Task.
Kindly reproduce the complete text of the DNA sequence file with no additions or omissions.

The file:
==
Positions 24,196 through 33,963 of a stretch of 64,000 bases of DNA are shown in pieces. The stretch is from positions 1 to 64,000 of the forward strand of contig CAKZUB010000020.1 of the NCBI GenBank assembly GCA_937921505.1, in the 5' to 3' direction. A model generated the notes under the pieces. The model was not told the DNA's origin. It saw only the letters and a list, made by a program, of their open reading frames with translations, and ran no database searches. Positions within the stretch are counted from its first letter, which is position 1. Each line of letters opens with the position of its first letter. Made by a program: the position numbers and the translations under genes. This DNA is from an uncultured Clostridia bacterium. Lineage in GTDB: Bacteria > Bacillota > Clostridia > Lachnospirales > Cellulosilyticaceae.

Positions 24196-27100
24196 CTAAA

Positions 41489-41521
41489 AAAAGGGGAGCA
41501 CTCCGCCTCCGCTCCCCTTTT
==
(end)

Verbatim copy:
Positions 24,196 through 33,963 of a stretch of 64,000 bases of DNA are shown in pieces. The stretch is from positions 1 to 64,000 of the forward strand of contig CAKZUB010000020.1 of the NCBI GenBank assembly GCA_937921505.1, in the 5' to 3' direction. A model generated the notes under the pieces. The model was not told the DNA's origin. It saw only the letters and a list, made by a program, of their open reading frames with translations, and ran no database searches. Positions within the stretch are counted from its first letter, which is position 1. Each line of letters opens with the position of its first letter. Made by a program: the position numbers and the translations under genes. This DNA is from an uncultured Clostridia bacterium. Lineage in GTDB: Bacteria > Bacillota > Clostridia > Lachnospirales > Cellulosilyticaceae.

Positions 24196-27100
24196 CTAAA

Positions 41489-41521
41489 AAAAGGGGAGCA
41501 CTCCGCCTCCGCTCCCCTTTT